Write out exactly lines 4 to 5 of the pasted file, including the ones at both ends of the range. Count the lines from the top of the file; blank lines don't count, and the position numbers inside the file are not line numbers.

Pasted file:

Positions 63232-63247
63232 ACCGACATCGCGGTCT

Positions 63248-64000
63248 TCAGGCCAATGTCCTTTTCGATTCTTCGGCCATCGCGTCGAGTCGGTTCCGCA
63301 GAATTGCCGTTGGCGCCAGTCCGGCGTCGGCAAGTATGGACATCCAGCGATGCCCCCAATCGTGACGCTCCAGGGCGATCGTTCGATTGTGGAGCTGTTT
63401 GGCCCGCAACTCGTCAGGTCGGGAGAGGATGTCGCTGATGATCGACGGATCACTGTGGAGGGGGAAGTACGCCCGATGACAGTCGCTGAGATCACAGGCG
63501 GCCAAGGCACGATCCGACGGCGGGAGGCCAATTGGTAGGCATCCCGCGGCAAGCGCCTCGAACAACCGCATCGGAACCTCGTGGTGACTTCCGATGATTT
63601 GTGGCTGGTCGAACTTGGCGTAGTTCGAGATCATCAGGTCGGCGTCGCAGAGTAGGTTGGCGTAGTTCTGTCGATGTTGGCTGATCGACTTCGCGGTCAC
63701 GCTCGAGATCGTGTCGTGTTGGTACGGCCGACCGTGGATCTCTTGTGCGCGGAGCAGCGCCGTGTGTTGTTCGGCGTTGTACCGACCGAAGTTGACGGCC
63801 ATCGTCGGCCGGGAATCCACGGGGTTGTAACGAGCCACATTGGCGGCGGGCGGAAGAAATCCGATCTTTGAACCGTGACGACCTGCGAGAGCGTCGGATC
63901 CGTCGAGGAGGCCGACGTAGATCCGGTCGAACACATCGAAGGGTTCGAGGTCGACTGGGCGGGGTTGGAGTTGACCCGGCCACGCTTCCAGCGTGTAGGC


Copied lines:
63248 TCAGGCCAATGTCCTTTTCGATTCTTCGGCCATCGCGTCGAGTCGGTTCCGCA
63301 GAATTGCCGTTGGCGCCAGTCCGGCGTCGGCAAGTATGGACATCCAGCGATGCCCCCAATCGTGACGCTCCAGGGCGATCGTTCGATTGTGGAGCTGTTT